* Christopher and me: long distance

My nephew, Christopher, now lives in Texas.  (If you are new to this blog, I tutored Christopher for the past 2 years.  He’s a moderate functioning kiddo on the autism spectrum.)  His new teacher seems really nice but has limited control over the classroom.  For kids on the spectrum, weak classroom management can be devastating.  In Christopher’s case, he relies heavily upon a well-structured class with clear boundaries.  Despite acting up significantly at home, Christopher is adamant that he will not tantrum at school.  My fear is that he will start to copy his classmates.  They may easily recover with a structured classroom, but my nephew can get stuck in a cycle of misbehavior.  At first, he thought it was slightly amusing that the teacher had numerous “talks” with kiddos, mostly because it wasn’t him.  Now he is struggling with the stress of misbehaving kids and probably the temptation to act up himself.

My contact with Christopher has been sporadic since school started.  We use Google hangouts but the time difference is challenging.  Most likely he needs a different classroom, but I’m trying to address the issues for him the best I can.  I’ve decided to write a series about “Bryan,” a composite identity with plenty of similarities to my nephew.  It’s in a Google doc so he can listen to it being read to him.  (I noted in an earlier post that Christopher’s comprehension is improved when he can both listen and see the words.)  I think the content will grab his attention and I have added some questions to which I can refer when we tutor online.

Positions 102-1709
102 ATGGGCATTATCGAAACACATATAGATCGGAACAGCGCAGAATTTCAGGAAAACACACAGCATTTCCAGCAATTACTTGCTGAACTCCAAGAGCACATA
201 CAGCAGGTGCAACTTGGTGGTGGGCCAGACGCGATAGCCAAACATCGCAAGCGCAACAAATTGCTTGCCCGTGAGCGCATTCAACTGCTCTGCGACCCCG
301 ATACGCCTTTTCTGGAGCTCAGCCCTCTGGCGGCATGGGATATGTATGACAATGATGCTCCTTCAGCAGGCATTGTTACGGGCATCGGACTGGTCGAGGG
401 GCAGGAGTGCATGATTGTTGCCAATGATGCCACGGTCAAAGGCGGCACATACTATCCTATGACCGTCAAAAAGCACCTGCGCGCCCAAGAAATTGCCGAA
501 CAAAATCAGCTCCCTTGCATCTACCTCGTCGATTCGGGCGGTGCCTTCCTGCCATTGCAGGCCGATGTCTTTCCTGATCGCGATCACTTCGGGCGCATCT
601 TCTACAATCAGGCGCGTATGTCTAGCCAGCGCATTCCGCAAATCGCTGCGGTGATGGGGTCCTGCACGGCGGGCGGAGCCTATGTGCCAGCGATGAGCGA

Brayn's story 1

Eventually I will use social stories to support Christopher, but given the stress of his move, I prefer to approach this laterally for now.  In my email with the story attached, I will tell Christopher that I know about a kiddo who dealt with ta similar problematic classroom.  (That is true, sadly.)  The “Bryan” stories will allow my nephew to evaluate the problem from a safe distance but close enough to make personal connections.  Christopher is sensitive to correction but wants to follow school rules, so I am hopeful this approach will help.

If you’d like to access the entire story, here’s a link.

5 thoughts on “* Christopher and me: long distance

  1. Hi Teachezwell, I’m back with a question on autism. 🙂

    I’ve been reading about how these kids understand things literally, and open ended questions and unclear instructions, as well as too much conversation can make them struggle to process information. Does this problem always remain, or can these kids be taught to make small gains in this area, through behavioural therapy?

    Also are there any links or books that I could read on this topic? I’m interested to know how I can apply this to piano teaching.

    Liked by 1 person

    • Hi Eliza! Sorry for the delay in responding. These kiddos do make gains, many of them very strongly so. The earlier the intervention, the better the odds of improvement. Autismspeaks.org is a good starting point for materials and resources. Are you SURE you don’t want to be a special ed teacher? You really are, actually!

      Like

      • Thanks! Will take a look. I suspect one of my students is autistic or in the spectrum and am finding I have the skills to handle it. I guess I am a special education teacher in terms of my teaching techniques and my ability to notice that a student is differently abled or has different learning needs. Maybe time will give me more experience in this. Am quite open to it now and interested.

        Liked by 1 person

  2. Pingback: * Another farewell | Teachezwell Blog

  3. Pingback: * Christopher and me: cheating? | Teachezwell Blog

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